Eliyantha White

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Eliyantha Lindsay White (1971[1] – 22 September 2021) was a Sri Lankan shaman who used traditional herbs. He treated several world leaders and many cricket players.[2][3][4][5][6][7]

Despite claiming to have developed a cure for COVID-19, White died of the virus on 22 September 2021, at a private hospital in Colombo.[8][9]

Early life[edit]

Eliyantha White is of British heritage.[10] He appears to have grown up in the town of Kalubowila,[4] Sri Lanka and began his treatments at the age of 12 by treating someone who was suffering from an incurable cancer. He claimed to be able to materialise medicine through spirits of Rishis, which he then used to cure people. He studied traditional medicine in both Sri Lanka and India.[11]

Rise to fame[edit]

Eliyantha White giving medications to Sachin Tendulkar

White initially started treating people at Eeyamporuwa Temple in Madiwela. From here, his popularity rose to a point where he was apparently hounded in the streets and was treating over a thousand patients a day. He was always committed to treating people free of charge.[4]

In March 2010, Eliyantha invited David Beckham to Sri Lanka for treatment of an injury. He claimed to be able to put Beckham back on the field in three days. It is unclear whether Beckham took up this offer.[12]

Controversies[edit]

Some of White's treatments have been the subject of intense controversy.

In May 2011, Upul Tharanga, a Sri Lankan cricketer failed a dope test conducted by ICC and it was rumoured that Tharanga had been treated by White and the medication given by White contained the banned substance, due to which Tharanga failed the dope test. However, Tharanga has not officially confirmed that he was treated by White. But Sri Lankan sports minister confirmed that White treated Tharanga. However Tharanga had been treated by other doctors as well.[citation needed]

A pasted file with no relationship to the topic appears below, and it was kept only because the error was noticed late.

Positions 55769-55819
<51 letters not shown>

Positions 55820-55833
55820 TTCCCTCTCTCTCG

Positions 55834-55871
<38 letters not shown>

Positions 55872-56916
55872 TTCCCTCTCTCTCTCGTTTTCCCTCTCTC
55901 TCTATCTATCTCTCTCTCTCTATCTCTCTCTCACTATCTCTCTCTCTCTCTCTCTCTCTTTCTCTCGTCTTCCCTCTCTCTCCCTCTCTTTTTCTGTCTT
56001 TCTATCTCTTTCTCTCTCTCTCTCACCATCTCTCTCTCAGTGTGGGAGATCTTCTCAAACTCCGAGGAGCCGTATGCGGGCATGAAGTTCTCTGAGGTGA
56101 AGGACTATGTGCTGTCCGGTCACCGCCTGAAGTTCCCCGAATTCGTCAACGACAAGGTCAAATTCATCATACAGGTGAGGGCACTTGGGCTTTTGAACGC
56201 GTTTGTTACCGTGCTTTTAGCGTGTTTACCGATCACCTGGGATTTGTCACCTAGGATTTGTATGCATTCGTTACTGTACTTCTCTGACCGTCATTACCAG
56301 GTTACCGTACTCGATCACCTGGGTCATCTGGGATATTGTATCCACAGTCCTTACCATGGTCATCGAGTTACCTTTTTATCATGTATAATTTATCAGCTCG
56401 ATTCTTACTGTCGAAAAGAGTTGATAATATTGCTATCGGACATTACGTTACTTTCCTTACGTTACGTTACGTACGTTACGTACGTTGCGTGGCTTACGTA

On 15 July 2011, the International Cricket Council's Independent Anti-Doping Tribunal decision in the case of Tharanga discussed in some detail the question whether Eliyantha White's medicine may have contained banned substances.[13]

Despite claims that Eliyantha was also the Sri Lankan president's personal physician, this fact was sometimes disputed.[14]

Political status[edit]

In April 2012, during an adjournment debate in Parliament on legal recognition to alternative systems of treatment, members were unanimous in complimenting the physician’s performance. Several opposition parliamentarians praised White for his abilities and requested more security for him. MP A. H. M. Azwer tabled in the House letters of appreciation from many persons including Minister Lakshman Seneviratne and Bandula Gunawardena, Lal Wickrematunge, national cricketers Kumar Sangakkara and Tilakaratne Dilshan.[15]

Public figures treated by White[edit]

Although some public figures seem to have had well publicised success with Eliyantha White's treatments, it is unclear whether regular patients enjoy the same.[23] It is said that he has successfully treated thousands of people in the past at Eeyamporuwa temple at Madiwela.[4]